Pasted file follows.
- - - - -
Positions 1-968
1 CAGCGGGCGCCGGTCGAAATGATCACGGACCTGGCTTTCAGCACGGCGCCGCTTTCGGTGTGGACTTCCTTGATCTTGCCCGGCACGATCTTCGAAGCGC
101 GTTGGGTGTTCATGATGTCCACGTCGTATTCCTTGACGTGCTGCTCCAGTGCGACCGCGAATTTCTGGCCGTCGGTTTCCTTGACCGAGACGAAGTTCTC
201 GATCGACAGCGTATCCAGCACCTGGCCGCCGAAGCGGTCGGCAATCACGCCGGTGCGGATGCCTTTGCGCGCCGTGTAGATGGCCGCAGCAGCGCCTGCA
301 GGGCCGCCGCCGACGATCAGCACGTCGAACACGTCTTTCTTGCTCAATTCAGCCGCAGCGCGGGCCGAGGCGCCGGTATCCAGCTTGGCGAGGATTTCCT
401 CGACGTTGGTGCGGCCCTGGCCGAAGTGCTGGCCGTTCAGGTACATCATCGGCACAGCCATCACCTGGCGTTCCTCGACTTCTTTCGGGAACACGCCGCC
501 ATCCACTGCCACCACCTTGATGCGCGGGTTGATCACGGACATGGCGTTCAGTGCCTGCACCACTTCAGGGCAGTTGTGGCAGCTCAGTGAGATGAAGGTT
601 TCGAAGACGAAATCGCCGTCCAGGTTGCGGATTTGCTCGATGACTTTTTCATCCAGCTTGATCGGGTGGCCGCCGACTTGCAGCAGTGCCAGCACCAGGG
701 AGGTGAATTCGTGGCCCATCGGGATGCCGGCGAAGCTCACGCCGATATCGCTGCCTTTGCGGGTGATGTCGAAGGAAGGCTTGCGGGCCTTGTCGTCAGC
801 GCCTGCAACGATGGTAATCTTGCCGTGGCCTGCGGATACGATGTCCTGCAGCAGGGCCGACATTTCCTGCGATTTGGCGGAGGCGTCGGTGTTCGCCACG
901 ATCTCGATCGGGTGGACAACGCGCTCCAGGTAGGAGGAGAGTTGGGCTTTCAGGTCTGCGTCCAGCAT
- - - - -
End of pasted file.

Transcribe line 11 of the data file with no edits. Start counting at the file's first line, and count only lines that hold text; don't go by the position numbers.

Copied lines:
901 ATCTCGATCGGGTGGACAACGCGCTCCAGGTAGGAGGAGAGTTGGGCTTTCAGGTCTGCGTCCAGCAT